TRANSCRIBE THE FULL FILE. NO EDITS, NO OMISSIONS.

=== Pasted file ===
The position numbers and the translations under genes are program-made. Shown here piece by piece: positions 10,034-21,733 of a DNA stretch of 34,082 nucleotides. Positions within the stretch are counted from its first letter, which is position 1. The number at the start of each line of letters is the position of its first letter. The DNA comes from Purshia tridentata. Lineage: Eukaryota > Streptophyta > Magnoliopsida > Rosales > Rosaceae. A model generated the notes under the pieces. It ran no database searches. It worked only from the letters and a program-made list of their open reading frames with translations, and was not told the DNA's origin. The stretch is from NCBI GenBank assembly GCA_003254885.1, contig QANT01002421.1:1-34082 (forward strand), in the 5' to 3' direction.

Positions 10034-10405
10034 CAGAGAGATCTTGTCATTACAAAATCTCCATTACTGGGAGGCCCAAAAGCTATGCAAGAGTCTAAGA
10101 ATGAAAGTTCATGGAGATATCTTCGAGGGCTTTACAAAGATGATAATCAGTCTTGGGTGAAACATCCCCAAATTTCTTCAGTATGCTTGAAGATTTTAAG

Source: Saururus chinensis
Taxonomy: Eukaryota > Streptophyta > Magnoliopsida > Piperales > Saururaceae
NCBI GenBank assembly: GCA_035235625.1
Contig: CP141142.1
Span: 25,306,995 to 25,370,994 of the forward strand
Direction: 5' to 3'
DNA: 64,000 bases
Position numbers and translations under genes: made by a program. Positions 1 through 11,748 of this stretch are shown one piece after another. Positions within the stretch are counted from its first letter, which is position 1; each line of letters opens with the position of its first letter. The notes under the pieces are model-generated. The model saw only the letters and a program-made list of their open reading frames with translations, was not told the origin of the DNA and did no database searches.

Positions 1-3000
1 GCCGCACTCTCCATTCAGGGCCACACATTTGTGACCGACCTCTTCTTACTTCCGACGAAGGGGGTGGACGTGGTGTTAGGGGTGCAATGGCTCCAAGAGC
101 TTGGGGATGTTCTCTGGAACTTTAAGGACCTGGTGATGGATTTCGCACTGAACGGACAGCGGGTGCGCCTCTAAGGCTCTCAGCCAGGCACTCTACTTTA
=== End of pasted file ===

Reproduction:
The position numbers and the translations under genes are program-made. Shown here piece by piece: positions 10,034-21,733 of a DNA stretch of 34,082 nucleotides. Positions within the stretch are counted from its first letter, which is position 1. The number at the start of each line of letters is the position of its first letter. The DNA comes from Purshia tridentata. Lineage: Eukaryota > Streptophyta > Magnoliopsida > Rosales > Rosaceae. A model generated the notes under the pieces. It ran no database searches. It worked only from the letters and a program-made list of their open reading frames with translations, and was not told the DNA's origin. The stretch is from NCBI GenBank assembly GCA_003254885.1, contig QANT01002421.1:1-34082 (forward strand), in the 5' to 3' direction.

Positions 10034-10405
10034 CAGAGAGATCTTGTCATTACAAAATCTCCATTACTGGGAGGCCCAAAAGCTATGCAAGAGTCTAAGA
10101 ATGAAAGTTCATGGAGATATCTTCGAGGGCTTTACAAAGATGATAATCAGTCTTGGGTGAAACATCCCCAAATTTCTTCAGTATGCTTGAAGATTTTAAG

Source: Saururus chinensis
Taxonomy: Eukaryota > Streptophyta > Magnoliopsida > Piperales > Saururaceae
NCBI GenBank assembly: GCA_035235625.1
Contig: CP141142.1
Span: 25,306,995 to 25,370,994 of the forward strand
Direction: 5' to 3'
DNA: 64,000 bases
Position numbers and translations under genes: made by a program. Positions 1 through 11,748 of this stretch are shown one piece after another. Positions within the stretch are counted from its first letter, which is position 1; each line of letters opens with the position of its first letter. The notes under the pieces are model-generated. The model saw only the letters and a program-made list of their open reading frames with translations, was not told the origin of the DNA and did no database searches.

Positions 1-3000
1 GCCGCACTCTCCATTCAGGGCCACACATTTGTGACCGACCTCTTCTTACTTCCGACGAAGGGGGTGGACGTGGTGTTAGGGGTGCAATGGCTCCAAGAGC
101 TTGGGGATGTTCTCTGGAACTTTAAGGACCTGGTGATGGATTTCGCACTGAACGGACAGCGGGTGCGCCTCTAAGGCTCTCAGCCAGGCACTCTACTTTA